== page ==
The different keyword search results between Overture and Wordtracker


Keyword selection is fundamental to search engine marketing. Get the wrong keywords, your online business is doomed. Find the right keywords and you will drive masses of targeted traffic to your website via search engines.

There have been discussions in webmaster forums, why are Overture’s search query results so different from those of Wordtracker? For example, at the time of this writing, a search query for the keyword phrase “internet marketing” yielded 342,848 searches in the past 60 days by Overture and 2,356 by Wordtracker. Now, which is more accurate?


It is a Pay Per Click search engine. According to Overture, its search statistics for previous months are compiled from its partners, which include AltaVista, Yahoo, MSN Search, HotBot and All the Web. Overture’s stats are therefore wide because he has a wider network.

However, his data has some drawbacks.

1. There is no distinction between…

a. Singular and plural terms.

You need to determine if people are looking for the singular or plural form of the keyword.

b. Upper and lower case.

vs. Human queries and automated queries.

Queries from automated bid optimizers, position and rank monitors, link popularity analyzers are saved as results.

2. Duplicate searches

For example, someone searching for a particular keyword phrase in Yahoo and then in MSN would be recorded as 2 results.

word tracker

It’s a keyword generator and analyzer, and it doesn’t have direct access to major search engine databases. Wordtracker gets much of its analytics data from Meta-crawler and Dogpile, which are meta search engines. Metacrawler and Dogpile search major search engines like Google, Yahoo, MSN Search and Ask Jeeves, and retrieve the top results.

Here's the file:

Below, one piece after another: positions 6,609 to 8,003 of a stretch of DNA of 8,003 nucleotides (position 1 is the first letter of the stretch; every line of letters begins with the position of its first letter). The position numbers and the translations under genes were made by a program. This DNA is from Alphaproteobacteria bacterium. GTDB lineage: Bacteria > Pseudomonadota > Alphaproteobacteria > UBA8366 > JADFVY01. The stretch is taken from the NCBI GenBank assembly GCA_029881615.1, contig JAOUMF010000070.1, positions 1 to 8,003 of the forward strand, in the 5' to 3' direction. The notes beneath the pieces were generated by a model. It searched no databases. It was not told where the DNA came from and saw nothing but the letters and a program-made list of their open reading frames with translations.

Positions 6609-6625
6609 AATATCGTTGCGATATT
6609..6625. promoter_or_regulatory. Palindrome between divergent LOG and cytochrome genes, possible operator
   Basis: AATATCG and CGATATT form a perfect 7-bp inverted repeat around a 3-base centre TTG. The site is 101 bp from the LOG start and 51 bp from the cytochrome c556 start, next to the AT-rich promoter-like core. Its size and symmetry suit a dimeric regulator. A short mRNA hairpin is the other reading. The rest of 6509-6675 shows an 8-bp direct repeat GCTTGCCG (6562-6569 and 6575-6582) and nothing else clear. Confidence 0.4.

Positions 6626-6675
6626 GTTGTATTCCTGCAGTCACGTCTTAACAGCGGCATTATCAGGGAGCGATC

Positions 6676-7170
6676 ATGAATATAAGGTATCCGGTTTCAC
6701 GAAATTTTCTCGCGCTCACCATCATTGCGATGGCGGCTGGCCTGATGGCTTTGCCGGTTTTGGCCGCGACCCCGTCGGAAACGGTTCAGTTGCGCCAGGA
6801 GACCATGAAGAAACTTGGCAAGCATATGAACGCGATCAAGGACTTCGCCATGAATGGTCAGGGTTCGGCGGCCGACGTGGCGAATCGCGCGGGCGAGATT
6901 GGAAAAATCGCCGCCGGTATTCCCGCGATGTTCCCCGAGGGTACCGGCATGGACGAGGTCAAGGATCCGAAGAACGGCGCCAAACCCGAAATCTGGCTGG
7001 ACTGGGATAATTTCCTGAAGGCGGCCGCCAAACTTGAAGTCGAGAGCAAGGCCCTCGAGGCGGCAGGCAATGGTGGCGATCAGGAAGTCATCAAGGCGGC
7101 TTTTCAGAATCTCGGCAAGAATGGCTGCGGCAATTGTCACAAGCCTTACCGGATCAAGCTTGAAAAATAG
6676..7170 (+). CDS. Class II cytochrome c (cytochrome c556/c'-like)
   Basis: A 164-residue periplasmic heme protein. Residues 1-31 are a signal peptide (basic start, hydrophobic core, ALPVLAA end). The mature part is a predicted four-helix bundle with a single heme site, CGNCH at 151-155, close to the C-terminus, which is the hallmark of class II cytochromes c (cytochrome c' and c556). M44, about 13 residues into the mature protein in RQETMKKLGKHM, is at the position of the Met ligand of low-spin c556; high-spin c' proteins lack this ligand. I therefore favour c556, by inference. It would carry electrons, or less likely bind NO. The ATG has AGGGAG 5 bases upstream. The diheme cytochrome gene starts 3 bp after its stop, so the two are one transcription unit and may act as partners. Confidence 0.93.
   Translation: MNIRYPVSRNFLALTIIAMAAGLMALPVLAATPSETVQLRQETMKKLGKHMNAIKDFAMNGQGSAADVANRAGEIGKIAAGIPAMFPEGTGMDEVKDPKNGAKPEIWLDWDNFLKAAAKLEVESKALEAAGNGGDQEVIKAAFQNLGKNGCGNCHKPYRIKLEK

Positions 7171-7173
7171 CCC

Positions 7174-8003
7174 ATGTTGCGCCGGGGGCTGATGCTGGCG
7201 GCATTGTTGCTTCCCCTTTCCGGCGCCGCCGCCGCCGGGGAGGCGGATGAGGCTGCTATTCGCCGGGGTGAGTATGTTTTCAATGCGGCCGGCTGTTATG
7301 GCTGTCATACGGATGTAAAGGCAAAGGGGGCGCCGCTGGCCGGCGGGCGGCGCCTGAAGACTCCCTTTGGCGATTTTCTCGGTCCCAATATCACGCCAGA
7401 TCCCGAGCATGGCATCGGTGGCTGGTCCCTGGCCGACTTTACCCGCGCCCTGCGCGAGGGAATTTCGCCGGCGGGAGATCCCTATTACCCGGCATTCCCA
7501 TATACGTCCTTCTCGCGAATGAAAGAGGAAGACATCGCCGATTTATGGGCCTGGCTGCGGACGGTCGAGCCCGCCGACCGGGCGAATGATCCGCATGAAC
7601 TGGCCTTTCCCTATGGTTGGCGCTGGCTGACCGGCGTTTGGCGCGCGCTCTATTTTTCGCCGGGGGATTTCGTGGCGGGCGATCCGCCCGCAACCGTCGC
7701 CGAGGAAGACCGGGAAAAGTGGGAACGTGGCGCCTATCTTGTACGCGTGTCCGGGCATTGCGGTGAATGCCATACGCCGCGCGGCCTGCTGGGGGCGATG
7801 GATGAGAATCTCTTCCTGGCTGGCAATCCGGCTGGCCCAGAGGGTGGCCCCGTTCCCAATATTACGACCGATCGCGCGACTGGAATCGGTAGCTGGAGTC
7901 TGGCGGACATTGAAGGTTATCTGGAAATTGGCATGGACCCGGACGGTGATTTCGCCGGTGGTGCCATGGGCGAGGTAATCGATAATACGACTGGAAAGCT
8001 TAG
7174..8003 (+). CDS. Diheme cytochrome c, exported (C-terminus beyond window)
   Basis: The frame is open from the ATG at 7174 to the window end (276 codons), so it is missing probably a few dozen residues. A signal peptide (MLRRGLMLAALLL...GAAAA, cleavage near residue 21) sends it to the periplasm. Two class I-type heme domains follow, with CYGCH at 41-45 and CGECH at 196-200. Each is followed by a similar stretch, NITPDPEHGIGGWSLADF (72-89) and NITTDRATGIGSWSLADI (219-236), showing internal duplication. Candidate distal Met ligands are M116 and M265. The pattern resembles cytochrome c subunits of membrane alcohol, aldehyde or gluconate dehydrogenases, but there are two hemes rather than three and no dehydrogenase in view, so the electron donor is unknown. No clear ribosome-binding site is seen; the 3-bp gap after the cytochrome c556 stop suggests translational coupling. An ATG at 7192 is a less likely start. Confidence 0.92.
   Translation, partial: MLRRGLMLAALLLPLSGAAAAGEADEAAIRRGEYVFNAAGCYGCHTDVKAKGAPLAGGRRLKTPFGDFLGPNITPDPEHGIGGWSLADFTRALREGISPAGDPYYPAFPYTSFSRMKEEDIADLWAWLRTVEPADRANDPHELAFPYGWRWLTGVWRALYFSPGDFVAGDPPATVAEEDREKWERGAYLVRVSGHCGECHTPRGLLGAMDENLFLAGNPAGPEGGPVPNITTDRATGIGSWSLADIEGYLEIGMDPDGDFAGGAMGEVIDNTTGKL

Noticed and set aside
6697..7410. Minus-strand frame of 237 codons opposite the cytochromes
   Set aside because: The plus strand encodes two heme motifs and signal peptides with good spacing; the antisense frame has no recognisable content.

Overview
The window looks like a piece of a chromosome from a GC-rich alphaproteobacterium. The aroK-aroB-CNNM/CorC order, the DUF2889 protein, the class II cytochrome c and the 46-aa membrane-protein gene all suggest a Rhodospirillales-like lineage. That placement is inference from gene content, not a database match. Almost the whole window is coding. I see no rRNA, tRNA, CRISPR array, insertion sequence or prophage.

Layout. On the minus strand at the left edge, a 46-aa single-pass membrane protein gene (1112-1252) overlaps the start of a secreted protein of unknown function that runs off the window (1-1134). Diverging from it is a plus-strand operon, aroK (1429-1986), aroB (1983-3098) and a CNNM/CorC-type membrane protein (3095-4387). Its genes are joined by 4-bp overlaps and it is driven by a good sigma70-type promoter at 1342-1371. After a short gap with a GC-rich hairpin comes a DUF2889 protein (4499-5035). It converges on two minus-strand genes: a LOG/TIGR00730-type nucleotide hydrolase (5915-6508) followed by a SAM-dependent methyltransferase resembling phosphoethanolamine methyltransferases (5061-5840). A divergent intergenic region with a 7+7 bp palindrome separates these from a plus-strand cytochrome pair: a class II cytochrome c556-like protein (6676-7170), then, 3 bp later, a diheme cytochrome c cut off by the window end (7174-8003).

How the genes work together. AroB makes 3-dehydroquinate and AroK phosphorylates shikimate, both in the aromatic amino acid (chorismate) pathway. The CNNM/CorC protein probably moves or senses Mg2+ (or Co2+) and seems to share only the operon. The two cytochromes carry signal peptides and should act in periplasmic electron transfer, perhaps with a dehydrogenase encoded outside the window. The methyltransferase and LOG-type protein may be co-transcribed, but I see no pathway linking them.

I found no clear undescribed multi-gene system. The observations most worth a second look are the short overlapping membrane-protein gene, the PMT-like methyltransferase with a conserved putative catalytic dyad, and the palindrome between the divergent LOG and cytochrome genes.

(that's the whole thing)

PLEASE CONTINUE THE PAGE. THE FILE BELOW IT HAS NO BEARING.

Wordtracker data, primarily collected from Metacrawler and Dogpile, represents only a small percentage of total internet searches.

Wordtracker has approximately 350 million searches on a rolling 8-week cycle (Source: Search Engine Workshops Weblog, June 30, 2005). Now for some math. 350 million searches over 56 days would yield an average of 6.25 million searches per day. Google, with a 36% share of Internet traffic (Source: comScore qSearch, July 2005), registers approximately 112 million searches per day (Source: Top Ten list, Wordtracker). Thus, compared to the total searches on the Internet, Wordtracker represents only 2%.

When Wordtracker returns no query for a particular search phrase, it does not mean that no one is searching for it on the Internet.

However, with Wordtracker, automated queries are not added to searches and duplicate searches are eliminated. Singular and plural, uppercase and lowercase search terms are distinguished, except for keywords where singular, plural, lowercase or uppercase have similar meanings, e.g. “keyword” and “keywords”.

Aperture or Wordtracker?

For Overture the numbers are inflated, while for Wordtracker they are underreported. Nevertheless, they are useful tools for keyword research and selection. Use these numbers as guides and not absolutes to make comparisons in your keyword choice.

For example, if Keyphrase 1 has 10,000 searches in Overture and Keyphrase 2 has 2,000 searches, then obviously Keyphrase 1 would drive more traffic if your web page was properly optimized. But don’t expect 10,000 visitors with keyword 1.

I have read on webmaster forums of people who selected keywords based on promising number of searches on Overture, optimized their web page and achieved top 10 positions in major search engines, but only saw very little traffic.

In my opinion, if you are comparing popularity between keywords or keyphrases, Overture will do the job. If you are selecting keywords or keyword phrases to start an online business, or advertise on Pay Per Click engines, conventional wisdom would tell you that Wordtracker is a better bet. It’s better to set lower expectations based on lower numbers and be pleasantly surprised when things turned out differently.